The Vancouver Island Symphony Orchestra is calling on Island artists to help put together an art exhibit inspired by a piece of classical music inspired by an art exhibit.
In April, the VIS performs Pictures of an exhibition by 19th-century Russian composer Modest Mussorgsky. It is a suite of 10 pieces inspired by an exhibition of paintings by a friend of the composer. Along with the performance, the VIS also presents a documentary, an educational series and an art exhibition, all under the name Pictures Project.
Vancouver Island artists have until January 16 to listen to recordings of Pictures of an exhibition and submit two-dimensional works inspired by the 10 movements. A panel of jurors will select the 10 works that they believe best represent the pieces that will be on display throughout April and presented during the concert. The preferred artist of the jury wins a prize of $ 1,000 and the other nine finalists receive $ 300 each.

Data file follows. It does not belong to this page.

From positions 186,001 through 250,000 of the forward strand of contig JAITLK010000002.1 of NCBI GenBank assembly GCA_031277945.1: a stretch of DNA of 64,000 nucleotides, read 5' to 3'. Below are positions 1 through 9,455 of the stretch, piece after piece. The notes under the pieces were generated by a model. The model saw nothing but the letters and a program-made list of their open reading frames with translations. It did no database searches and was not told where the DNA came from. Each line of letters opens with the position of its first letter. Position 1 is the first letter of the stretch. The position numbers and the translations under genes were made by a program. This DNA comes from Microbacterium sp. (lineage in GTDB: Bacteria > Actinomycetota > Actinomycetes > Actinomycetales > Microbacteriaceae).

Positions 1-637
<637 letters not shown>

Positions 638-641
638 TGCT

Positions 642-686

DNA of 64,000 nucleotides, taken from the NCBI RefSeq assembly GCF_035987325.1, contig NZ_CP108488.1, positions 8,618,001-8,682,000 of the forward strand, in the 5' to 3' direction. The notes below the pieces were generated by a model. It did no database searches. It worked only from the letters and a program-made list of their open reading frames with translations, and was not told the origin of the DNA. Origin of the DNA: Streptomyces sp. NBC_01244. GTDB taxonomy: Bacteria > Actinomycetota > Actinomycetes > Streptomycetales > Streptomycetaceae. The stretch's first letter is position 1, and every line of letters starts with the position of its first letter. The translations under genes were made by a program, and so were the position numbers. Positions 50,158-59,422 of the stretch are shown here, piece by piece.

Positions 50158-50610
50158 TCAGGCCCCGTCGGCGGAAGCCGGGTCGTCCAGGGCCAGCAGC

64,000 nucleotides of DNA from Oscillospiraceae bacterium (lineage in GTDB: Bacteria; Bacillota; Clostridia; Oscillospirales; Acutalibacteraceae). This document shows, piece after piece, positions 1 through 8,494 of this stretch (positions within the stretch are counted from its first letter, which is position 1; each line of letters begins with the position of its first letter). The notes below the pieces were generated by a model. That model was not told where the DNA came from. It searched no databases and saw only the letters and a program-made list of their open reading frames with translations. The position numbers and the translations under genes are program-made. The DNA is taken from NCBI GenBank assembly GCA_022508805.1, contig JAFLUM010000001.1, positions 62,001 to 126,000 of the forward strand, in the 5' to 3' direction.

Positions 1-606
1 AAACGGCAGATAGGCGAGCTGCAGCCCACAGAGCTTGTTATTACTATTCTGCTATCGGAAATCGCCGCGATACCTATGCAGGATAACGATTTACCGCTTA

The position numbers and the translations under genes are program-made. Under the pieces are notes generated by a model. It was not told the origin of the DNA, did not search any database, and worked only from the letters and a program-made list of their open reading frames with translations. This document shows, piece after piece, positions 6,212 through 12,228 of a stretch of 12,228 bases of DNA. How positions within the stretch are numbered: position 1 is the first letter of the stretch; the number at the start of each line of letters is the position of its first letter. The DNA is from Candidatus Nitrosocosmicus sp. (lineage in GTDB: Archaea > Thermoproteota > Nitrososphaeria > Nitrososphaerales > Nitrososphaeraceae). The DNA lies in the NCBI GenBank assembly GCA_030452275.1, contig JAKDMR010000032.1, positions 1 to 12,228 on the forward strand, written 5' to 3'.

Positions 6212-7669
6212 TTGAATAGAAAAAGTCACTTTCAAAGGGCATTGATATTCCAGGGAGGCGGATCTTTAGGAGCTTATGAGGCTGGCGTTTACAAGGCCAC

VIS Development Officer Rebecca Woytiuk oversees the call for applications. She said what sets VIS apart is that many of its members live outside of Nanaimo and have to travel to the island or across the island every month to perform. So she suggested that the landscape could also be a source of inspiration.
“If you’re an artist from Vancouver Island, maybe you look out the window every day and you’re like, ‘This is an inspiring subject,’” she said. “So when you listen to music, when you look out the window, enjoy the weather, whatever it is, how does life on Vancouver Island influence the art you create?” “
Woytiuk said she hopes the Pictures Project will introduce people to symphonic music and help them develop an appreciation for it through repeated listening. She said people listen to songs they recognize because “they’re layered and complex and you don’t get all the fun out of them the first time you listen to them.”
“If you sit there and listen to something over and over again, then you start to hear the instrumentation, you start to hear the nuances, you start to hear the complexity of this music,” Woytiuk said. “And if you just sit there studying it for inspiration, then every time you listen to it you get a deeper experience of this music.”
For more information and to submit, click here.